Cheapness of Portuguese Hotels, by C. Edwardes, in: Chambers's Journal - Sixth Series - Vol. IV. - Nº 202 - Oct. 12 1901 - W. & R. Chambers, Limited - London and Edinburgh
Portuguese hotels are interesting for the sake of the company one meets only in such cities as Lisbon, Oporto, and Coimbra. Elsewhere, and especially far from the railway, they appeal to the stranger for the very varied nature of their entertainment and the complete and constant amiability of the landlord or landlady. Alike in the towns and the country, they astonish by their cheapness; but in this particular it is the foreigner from a country the finances of which are in good condition who has best cause to congratulate himself. The native Portuguese has no gold to exchange into the national currency at a gain of 60 or 70 per cent. His income, such as it is, is paid in the State paper. An Englishman may, if he likes, receive the equivalent of a single sovereign in no fewer than eighty bank-notes of one hundred reis each. If he is wise he will prefer the golden quality in his pocket, changing his pound-pieces only when he must. He may feel confident that, in whatever part of the beautiful land he finds himself, there will be no difficulty in passing his gold.
In the city hotels of Portugal the prevailing characteristics are Spanish waiters from Galicia, a lavish table, weird and disturbing noises in the corridors at night, and a resident population of Brazilian guests. The cheapness, also, is a matter of course. You will be quite extravagant if your bill comes to five shillings a day. For the half of that you may easily get board and lodging in reputable houses, with two meals daily so charged with courses that the Anglo-Saxon conscience might well be shocked by the reflection that it is nothing less than robbery to eat more than half the menu. But it is not the fault of the Gallego waiters if you do not slight your conscience's promptings in this matter. Their seducing whispers and smiles in praise of the olla podrida, the matchless forest-fed veal, and the ingenious puddings of Portugal are enough to turn the scale in favour of appetite at the expense of conscience. When a Portuguese himself condescends to turn waiter, he conceives an instant heen loathing for his unassuming rivals from the North. "They know nothing, they learn nothing, and they work for next to nothing", was the sentence passed upon them for my information in one Portuguese house; but i knew better than to believe so splenetic a libel. The Gallego is industrious and thrifty; the fact that he carries his savings from Portugal into Spain is alone sufficient to explain why he is reviled in Portugal.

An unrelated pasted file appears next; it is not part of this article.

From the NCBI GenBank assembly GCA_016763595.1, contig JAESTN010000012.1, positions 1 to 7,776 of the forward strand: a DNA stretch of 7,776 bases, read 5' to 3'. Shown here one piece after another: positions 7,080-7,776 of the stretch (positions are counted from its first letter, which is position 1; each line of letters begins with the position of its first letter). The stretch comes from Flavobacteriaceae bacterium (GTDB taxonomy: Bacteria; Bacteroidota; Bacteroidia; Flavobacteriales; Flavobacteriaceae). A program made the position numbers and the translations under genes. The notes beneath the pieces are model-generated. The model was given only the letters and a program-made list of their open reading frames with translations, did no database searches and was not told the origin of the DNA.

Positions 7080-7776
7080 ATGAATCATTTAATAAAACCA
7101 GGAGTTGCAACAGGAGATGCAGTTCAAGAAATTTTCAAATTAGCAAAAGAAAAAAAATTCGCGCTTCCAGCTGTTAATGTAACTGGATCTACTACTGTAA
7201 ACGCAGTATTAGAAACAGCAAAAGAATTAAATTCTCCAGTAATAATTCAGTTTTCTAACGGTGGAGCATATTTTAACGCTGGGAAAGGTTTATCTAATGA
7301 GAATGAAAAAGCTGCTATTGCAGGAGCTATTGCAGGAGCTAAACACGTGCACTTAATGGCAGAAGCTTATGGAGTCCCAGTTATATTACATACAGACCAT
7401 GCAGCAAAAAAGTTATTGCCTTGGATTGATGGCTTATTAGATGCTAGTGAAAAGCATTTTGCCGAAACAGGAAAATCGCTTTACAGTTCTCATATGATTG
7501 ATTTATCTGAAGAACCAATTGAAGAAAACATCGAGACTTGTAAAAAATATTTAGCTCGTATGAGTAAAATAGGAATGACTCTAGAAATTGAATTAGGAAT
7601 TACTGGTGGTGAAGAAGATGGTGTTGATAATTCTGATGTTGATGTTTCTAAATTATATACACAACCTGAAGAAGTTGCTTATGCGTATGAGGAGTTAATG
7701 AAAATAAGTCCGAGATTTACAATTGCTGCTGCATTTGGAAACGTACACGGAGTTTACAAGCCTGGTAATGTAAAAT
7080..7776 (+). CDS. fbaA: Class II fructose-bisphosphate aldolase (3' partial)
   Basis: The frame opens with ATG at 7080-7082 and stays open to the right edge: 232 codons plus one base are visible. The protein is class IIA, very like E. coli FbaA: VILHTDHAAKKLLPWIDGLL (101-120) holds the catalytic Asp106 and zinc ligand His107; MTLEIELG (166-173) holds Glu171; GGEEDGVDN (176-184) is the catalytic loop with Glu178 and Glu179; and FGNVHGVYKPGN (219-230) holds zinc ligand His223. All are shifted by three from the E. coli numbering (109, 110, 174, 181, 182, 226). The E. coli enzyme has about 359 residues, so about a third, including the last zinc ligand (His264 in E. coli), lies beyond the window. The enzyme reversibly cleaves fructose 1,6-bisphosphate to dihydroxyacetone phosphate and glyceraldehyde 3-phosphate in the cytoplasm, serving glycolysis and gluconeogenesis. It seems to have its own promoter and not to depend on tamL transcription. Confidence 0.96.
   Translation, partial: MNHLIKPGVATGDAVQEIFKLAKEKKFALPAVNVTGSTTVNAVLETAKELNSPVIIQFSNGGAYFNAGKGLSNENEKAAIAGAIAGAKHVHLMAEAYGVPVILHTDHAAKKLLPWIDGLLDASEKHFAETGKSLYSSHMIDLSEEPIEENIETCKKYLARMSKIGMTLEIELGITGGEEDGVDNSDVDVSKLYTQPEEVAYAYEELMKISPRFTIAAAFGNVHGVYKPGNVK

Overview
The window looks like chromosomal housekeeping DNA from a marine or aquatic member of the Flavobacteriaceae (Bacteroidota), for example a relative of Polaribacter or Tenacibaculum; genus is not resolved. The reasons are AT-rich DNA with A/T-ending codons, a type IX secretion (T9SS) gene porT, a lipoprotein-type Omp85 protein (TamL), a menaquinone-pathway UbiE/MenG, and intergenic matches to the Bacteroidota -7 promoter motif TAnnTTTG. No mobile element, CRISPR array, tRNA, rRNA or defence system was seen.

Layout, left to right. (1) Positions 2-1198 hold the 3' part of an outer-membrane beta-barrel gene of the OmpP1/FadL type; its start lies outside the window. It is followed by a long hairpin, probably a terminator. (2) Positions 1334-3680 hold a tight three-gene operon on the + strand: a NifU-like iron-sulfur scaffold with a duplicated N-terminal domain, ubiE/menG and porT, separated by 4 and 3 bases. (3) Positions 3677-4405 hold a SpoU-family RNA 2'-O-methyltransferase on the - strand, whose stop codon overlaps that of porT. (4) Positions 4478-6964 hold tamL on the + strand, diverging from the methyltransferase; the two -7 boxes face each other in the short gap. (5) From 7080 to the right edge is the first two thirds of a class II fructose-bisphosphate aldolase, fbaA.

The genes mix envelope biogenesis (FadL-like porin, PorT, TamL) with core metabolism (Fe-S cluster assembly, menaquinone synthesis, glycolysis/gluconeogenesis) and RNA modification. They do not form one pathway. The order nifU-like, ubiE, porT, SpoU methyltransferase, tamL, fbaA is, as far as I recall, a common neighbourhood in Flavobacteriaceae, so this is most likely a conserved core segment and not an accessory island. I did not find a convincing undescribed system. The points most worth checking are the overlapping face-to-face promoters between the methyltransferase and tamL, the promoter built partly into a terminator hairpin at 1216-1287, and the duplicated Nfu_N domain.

It is the fashion for Portuguese clocks to strike the hour twice over. Heaven only knows why, for certainly the people are not so keen about the profitable use of their time that they require to be reminded thus of its flight. The habit is apt to be irritating, especially in the night, when your bed (like enough a straw mattress and a bran pillow) chances to be near one of these monsters which dings its four-and-twenty strokes at midnight, with a pause between the dozens which merely stimulates expectation. If there are five clocks in the establishment, all with sonorous works (and the supposition is reasonable), they will of course differ widely, so that twenty-four may be striking, with intervals, during a maddening half-hour. You may happen to want to know badly which of the monsters is the least mendacious, and the bells at your bed-head communicate with two servents, one a Gallego and the other a Portuguese. In such a case ring for despised stranger without hesitation. He will be with you in a minute, fresh and smiling, though half-naked, and if he distrusts his own judgment about the clocks he will not mind saying so, and hasten to awake the landlord himself rather than that you should remain in doubt. I regret to add that his more conceited fellow-servent will more probably say whatever first comes to his tongue, more heedful of his own comfort than of your desires. Thus is the installation of the Gallego waiter in Portugal justified as that of the German-Swiss with us." - Continua
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